It's a good alternative if you have a small kitchen or can't afford a bread maker or would prefer to go without one. I've had a bread maker and it was great, but then I got the Tassajara Bread book and it really helped me transition to life without a bread maker. And now, sourdough. The one thing that I found difficult with a bread maker was hearing the beeps to take out the paddle. The paddle ruined quite a few slices of bread.

  42. I don't suppose you have a tried and tested sourdough bread recipe for the bread maker?


  43. Bread machines are a good idea, but I tried two of them, and ended up giving them both away - they didn't work for our family at all: both (different brands) only produced a good loaf of bread if I used at least 2/3 white flour, which is not how I want our home baked bread to be. I use a variety of different flours and ingredients, according to the season, (rye, farro, whole wheat, grains, seeds, nuts and so on), and my guess is that the motor wasn't powerful enough and couldn't handle it. Also, the size of the loaf was too small, and I had to make bread each day, which wasn't economical (for our family of 5, I use about 1 and half kilo of dry ingredients). So, I normally bake our bread, but when I don't have the time or the energy I buy it.

  44. I use our bread machine every Sunday afternoon to make pizza dough. In the evening we pull the dough out, roll it out and then use up all the leftovers in the fridge to make a tasty pizza.

  45. Finding a second hand bread machine is not so difficult as lots of people seems to get them as gifts or buy them to find out that they take up lots of space and they don't often use them. I got mine through the LETS circle and bought another one for a friend on a craigs list type of website.

    I haven't been using mine a lot recently, but this post is a good reminder to start again ;) And experiment with my own mixtures as those are way cheaper than ready made ones.

  46. I love my bread machine, which I've had a very long time. It also has a feature that let's it add nuts or raisins or such at a point in the last kneading.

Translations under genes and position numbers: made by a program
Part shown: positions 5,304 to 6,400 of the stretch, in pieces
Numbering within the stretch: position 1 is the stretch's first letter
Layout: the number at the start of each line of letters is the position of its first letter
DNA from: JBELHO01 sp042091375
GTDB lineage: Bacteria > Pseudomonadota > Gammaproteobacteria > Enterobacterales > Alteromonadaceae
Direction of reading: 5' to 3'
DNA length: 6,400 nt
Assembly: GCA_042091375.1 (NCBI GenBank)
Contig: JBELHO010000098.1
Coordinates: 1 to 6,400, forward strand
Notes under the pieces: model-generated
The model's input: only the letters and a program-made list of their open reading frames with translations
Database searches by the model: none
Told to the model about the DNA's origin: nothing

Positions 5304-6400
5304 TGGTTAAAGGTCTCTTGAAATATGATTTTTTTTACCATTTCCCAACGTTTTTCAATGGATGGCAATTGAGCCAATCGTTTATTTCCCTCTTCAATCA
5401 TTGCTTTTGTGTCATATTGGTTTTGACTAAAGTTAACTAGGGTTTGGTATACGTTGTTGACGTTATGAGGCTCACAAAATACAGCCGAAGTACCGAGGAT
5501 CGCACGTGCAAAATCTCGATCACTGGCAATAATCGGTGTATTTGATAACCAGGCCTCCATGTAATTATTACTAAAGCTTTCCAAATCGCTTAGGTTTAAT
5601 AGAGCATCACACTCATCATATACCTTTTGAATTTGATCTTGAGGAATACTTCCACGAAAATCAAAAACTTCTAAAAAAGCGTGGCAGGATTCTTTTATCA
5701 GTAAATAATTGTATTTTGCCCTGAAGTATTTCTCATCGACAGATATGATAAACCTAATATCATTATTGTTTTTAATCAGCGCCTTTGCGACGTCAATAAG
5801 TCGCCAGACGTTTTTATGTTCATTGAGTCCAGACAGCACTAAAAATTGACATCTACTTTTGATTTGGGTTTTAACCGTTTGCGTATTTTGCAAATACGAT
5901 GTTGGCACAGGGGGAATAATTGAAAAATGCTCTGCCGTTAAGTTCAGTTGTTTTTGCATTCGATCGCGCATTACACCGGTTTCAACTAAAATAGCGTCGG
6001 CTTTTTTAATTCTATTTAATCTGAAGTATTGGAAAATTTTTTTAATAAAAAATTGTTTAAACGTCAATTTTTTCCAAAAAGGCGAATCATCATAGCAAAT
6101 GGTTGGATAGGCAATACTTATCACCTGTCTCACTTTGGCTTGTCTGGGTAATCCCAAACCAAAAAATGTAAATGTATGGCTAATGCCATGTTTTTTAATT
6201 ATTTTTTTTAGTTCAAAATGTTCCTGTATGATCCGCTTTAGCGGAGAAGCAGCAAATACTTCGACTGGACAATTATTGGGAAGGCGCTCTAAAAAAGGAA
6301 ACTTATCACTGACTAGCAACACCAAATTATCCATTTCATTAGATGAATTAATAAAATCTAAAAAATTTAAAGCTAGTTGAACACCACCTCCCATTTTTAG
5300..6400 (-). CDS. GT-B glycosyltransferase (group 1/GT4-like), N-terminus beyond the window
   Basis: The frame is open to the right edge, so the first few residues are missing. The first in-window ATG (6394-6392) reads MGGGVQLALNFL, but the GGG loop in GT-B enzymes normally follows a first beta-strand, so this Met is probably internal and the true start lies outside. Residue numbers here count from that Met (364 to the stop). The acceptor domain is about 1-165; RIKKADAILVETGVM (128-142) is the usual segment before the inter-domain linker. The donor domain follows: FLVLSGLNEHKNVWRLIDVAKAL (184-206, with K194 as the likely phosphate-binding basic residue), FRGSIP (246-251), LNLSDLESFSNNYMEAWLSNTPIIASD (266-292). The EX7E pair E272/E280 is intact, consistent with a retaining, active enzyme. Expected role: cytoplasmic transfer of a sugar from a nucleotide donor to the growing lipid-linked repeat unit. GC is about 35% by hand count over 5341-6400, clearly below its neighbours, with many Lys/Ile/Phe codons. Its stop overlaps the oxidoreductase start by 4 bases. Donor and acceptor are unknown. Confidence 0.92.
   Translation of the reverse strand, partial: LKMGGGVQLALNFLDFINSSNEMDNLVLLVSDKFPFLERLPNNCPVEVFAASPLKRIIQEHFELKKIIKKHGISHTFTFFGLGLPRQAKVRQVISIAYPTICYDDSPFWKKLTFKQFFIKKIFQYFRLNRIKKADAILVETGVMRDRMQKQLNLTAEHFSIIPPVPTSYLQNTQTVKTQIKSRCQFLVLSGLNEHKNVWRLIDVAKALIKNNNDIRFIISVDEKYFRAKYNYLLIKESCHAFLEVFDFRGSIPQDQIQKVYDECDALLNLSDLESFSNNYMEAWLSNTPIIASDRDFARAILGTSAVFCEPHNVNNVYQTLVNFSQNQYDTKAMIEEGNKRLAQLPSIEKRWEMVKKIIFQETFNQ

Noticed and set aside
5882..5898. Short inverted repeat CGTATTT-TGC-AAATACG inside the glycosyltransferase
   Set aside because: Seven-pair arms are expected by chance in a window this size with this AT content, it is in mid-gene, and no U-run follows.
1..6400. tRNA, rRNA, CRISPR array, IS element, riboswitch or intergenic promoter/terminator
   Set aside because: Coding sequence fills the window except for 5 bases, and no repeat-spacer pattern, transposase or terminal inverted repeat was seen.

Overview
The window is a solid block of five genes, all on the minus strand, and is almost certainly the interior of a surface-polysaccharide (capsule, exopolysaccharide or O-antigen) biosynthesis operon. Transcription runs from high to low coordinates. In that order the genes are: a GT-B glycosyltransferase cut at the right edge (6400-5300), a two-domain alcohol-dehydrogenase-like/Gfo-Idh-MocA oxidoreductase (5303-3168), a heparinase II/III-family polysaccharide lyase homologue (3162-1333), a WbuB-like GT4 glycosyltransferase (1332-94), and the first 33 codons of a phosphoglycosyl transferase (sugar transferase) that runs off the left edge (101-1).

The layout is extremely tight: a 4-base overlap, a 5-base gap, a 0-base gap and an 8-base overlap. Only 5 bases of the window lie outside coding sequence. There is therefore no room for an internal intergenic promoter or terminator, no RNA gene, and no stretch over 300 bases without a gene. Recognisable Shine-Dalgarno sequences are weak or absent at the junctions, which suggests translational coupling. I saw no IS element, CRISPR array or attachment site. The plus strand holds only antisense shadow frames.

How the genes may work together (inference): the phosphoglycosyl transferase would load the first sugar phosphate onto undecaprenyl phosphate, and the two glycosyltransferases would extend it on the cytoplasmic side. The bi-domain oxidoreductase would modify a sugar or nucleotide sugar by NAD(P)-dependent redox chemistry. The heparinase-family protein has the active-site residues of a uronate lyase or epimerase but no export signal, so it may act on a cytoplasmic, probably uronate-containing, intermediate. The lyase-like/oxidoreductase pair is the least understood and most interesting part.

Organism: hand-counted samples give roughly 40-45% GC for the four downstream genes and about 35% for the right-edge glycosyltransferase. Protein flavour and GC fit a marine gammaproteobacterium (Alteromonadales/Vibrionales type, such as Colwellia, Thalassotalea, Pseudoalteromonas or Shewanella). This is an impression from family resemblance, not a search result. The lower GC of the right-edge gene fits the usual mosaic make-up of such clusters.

There's another approach, which generated a lot of internet buzz (at least in the US) a few years ago, described here -

    If you search on "Bittman" and "bread" you'll find a lot of discussion of it. It is a no-knead process which takes 24 hours, but very little of your time, and uses a cast iron casserole to bake in. It does take some advance planning, but not much of your own time. You can make rather a mess turning the bread into the pot, and there are various discussions of how to do that, but it is really easy. The resulting bread has the look of what is called here an 'artisan' loaf.

  47. And here's the slightly faster way for Bittman's approach -

    Bittman acknowledges all along that he did not invent this, but he surely popularized the method.

  48. Rhonda,
    I baked your bread recipe last night in my bread machine! This bread is absolutely fabulous!Thanks for sharing we will certainly make this bread more often. Could you please share how long I would need to bake it in the oven if I choose to bake it instead of the machine. If I missed this in your post I apologize in advance. Thanks once again for the wonderful bread recipe. Have a lovely day!

  49. I use a bread machine for all our bread. We have had it just over 2 years now, and it was well worth the money. I used to make bread by hand when I wasn't working, plus we had a warm cupboard to let it rise, but this house now is just too cold in the winter to get a good loaf.
    I mix granary flour from my local farm shop with white from the supermarket to get the best loaf ever.

  50. We use our bread maker three times a week. Actually, my husband is in charge of it. He doesn't do a lot of cooking, but he's really gotten the hang out of making all sorts of breads. He can even "eyeball" ingredients rather than measure exactly because he does it so often. It's his contribution to the household cooking!

    FYI, there's a little essay in Animal, Vegetable, Miracle (by Kingsolver) that talks about husbands and bread making.

    Thanks for your site.

  51. It definitely is much easier than the old fashioned way of kneading, I use mine to mix and knead then transfer it to my bread pans to bake, love it my dh loves it and takes half the time of doing it all by hand

  52. Hi Miss Rhonda, can the recipe be cut in half to make a 1 1/2 lb loaf? Thats the size of loaf that my bread machine makes. Thanks,Espy

  53. I don't use a bread maker, but I do believe that regardless of the method, homemade bread is amazing. Between the flavor and the aroma it leaves lingering throughout your house, there is nothing better!

  54. Hi Rhonda, I have just made another bread. I am still trying to find the perfect bread. I have found the right mixture, but I have tried a round bread, in a baking form and now I made a large roll. This turned out pretty good. You can find a picture at my blog ; )
    Have a wonderful day and thank you for the recipe.

  55. I never understood why people saw a difference in hand-made vs. bread machine bread either ~ so THANK YOU for bringing that to I have a tried and true recipie that never fails me either. I am dying to try yours as I have been using mine (stolen from my grandmother) for the last eight years! I don't dare stray from it, as when I do, my bread invariably never tastes as good! Here it is:
    First pour in a cup of warm water
    then add
    2 and 1/3 cup of flour - I use "Better for bread"
    1 heaping teaspoon of gluten
    1 teaspoon of salt
    1 tablespoon of sugar
    1 tablespoon of powdered milk
    1 tablespoon of soft butter
    1 1/2 teaspoon of yeast